True or false:
A good product will sell itself. Get people to “sample” of your product and they’ll buy in droves—and you won’t have to say a word.
Michael is a marketing consultant who’s wondering about this idea of sampling:
I’ve recently decided to take a shot at creating an online program (more like an immersive “bootcamp” style program) that introduces a business scenario where we’ll setup a Facebook advertising campaign (with a sales funnel of course) to generate sales for a “fictitious client”.
With this program being in such a competitive market, do you think a free 7 day course would be a good lead magnet? Or do you think maybe offering free access to the first part of the course would be a better option? Or maybe I should test them both?
The King of Free Samples in my book is Claude Hopkins.
In his lifetime, Hopkins ran thousands of tests with free samples, and he documented the results in his 1918 book, “Scientific Advertising.”
I’m on my third or fourth reading of this marketing classic.
And the other day, one point in particular jumped out to me.
Hopkins wrote that there’s a right way and a wrong way to offer a free sample.
The WRONG way is to offer samples promiscuously to anyone and everyone, before they’ve heard your “sales story.”
In Hopkins’ day, this meant roaming through a neighborhood and lobbing samples of your new breakfast cereal onto everyone’s front porch.
Today, it might look like offering the first module of your online course to everyone who stumbles across your website or clicks your ad on Facebook.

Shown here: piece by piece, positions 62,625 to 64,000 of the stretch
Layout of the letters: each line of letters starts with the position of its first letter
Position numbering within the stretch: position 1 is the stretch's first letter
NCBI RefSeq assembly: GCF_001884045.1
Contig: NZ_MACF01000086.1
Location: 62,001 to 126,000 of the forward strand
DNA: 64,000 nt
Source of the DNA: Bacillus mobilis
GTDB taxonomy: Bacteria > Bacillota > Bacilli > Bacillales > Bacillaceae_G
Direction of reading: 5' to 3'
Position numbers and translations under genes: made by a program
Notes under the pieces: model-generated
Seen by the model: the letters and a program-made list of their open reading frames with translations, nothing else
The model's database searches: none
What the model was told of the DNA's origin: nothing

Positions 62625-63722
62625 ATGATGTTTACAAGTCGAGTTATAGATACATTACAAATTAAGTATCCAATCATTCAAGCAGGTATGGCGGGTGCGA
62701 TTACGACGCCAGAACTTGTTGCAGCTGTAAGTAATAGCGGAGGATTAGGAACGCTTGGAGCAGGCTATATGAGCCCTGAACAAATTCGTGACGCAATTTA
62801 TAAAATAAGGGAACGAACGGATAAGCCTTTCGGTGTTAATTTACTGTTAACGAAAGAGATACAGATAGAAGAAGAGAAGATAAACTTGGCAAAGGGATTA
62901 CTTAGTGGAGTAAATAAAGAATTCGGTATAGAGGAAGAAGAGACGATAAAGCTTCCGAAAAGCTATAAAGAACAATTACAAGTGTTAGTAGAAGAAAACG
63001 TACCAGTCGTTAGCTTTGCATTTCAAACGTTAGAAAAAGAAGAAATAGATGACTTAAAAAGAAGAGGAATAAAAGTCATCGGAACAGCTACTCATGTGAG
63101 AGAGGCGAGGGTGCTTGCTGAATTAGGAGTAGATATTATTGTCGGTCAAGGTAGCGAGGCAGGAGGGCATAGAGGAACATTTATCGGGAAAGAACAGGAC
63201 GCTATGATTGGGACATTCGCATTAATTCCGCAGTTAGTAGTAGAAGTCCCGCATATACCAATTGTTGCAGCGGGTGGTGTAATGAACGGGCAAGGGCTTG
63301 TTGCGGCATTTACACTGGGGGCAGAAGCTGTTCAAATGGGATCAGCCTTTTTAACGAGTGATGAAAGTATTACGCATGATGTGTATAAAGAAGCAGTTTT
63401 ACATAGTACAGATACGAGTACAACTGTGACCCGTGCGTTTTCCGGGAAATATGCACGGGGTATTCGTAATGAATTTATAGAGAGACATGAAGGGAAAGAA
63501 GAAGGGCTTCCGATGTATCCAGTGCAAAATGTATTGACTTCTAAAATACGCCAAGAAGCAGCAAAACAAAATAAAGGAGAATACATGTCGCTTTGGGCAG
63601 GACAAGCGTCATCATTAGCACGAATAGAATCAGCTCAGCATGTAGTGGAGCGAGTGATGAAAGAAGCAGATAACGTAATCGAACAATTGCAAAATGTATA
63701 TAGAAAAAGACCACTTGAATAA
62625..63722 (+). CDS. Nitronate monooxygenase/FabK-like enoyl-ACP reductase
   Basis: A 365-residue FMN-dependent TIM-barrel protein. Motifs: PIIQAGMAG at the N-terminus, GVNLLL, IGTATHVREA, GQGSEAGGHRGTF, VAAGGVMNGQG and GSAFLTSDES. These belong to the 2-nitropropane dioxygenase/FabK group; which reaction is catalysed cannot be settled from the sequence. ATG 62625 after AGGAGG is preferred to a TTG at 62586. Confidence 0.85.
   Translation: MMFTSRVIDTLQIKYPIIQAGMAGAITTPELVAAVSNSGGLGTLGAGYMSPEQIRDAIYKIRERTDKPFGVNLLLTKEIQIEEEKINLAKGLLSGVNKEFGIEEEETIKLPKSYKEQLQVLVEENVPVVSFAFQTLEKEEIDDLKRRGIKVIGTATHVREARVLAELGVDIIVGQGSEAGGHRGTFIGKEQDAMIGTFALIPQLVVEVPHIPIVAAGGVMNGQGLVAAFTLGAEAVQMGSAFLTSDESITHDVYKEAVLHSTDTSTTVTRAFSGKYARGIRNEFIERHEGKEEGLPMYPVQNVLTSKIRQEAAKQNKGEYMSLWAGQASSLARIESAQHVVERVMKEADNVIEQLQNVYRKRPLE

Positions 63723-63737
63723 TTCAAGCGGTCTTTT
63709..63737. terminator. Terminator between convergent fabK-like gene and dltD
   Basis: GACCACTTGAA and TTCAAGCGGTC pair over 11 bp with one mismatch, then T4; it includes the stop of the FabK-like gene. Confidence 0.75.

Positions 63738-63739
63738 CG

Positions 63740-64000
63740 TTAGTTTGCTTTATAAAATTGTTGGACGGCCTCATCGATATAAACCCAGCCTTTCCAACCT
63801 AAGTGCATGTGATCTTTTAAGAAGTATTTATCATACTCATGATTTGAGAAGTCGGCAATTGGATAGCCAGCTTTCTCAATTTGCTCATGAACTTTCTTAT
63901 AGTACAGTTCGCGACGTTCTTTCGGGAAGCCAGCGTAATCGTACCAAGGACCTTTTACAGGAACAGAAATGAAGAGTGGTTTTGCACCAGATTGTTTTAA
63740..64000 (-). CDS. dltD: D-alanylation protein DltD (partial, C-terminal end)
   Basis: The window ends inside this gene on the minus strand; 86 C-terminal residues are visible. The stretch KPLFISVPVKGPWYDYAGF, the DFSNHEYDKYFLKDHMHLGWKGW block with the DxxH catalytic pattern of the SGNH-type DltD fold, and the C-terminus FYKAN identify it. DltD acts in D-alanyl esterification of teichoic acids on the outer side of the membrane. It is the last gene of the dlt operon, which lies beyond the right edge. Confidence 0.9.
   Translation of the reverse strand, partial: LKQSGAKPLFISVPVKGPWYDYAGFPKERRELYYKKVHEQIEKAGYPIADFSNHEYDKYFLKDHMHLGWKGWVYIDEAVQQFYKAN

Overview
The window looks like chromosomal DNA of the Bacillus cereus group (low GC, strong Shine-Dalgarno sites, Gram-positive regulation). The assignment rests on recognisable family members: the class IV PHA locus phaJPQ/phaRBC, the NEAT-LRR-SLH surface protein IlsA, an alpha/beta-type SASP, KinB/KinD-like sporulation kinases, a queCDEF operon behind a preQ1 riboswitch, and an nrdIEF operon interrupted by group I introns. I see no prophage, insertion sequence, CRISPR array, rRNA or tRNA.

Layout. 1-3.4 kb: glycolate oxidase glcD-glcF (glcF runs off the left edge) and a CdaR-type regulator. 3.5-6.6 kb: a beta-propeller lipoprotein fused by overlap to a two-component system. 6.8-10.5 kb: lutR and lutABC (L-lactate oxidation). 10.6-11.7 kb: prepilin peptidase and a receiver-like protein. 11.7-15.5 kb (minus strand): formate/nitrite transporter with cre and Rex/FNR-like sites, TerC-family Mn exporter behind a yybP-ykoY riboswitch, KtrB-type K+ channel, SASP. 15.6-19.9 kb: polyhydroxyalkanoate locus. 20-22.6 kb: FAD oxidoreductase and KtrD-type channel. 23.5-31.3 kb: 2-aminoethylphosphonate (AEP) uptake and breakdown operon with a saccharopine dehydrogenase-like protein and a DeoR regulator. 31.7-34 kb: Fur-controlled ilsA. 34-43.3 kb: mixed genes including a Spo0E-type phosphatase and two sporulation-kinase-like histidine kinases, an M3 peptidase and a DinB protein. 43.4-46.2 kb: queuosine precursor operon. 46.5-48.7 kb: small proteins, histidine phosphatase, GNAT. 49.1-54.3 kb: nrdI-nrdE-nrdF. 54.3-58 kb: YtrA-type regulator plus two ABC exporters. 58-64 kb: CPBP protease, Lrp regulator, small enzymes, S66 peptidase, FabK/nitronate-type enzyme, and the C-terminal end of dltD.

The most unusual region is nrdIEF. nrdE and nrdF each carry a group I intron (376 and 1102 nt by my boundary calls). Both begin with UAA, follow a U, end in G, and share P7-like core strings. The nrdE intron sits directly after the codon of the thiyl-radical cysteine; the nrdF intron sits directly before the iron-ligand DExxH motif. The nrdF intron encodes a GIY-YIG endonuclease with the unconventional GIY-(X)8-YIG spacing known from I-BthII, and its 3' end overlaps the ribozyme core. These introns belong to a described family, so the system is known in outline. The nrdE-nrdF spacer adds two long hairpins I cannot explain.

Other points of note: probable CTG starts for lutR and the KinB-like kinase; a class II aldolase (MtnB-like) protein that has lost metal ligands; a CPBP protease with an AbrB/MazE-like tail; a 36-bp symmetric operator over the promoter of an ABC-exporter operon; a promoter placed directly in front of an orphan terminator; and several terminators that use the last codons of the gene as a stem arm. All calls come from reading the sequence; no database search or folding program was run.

That’s not likely to work, because “sampling” isn’t a substitute for salesmanship—it’s just a tool in the salesman’s toolbelt.
The right way to use a sample is:
To remove all doubt and risk for prospects who are *nearly* converted.
The sample is the final step in the convincing process, NOT a shortcut to get around the hard work of persuading prospects that your product is better.
Hopkins recommends only offering a sample under two conditions:
1. That the prospect already understands your product—they’ve read an ad that lays out the benefits, they know that they WANT those benefits, but they’re not 100% convinced that you can deliver.
2. You require that the prospect take some definitive action to get the sample, like clipping out a coupon and taking it to a store.
What Hopkins is saying here is that you still have to “sell” your free sample, or it won’t be appreciated.
The recipient won’t put your product to use—and you won’t get a chance to demonstrate that your way is better.
That’s why in Michael’s case I would *not* recommend offering free access to part of his course as a lead magnet.
The appropriate time to try something like that is after he’s spent time with his subscribers to build the case for his Facebook course.
Once they’re dying to get in, THEN he can offer the sample—and remove all doubt that the course is worth their hard-earned dollars.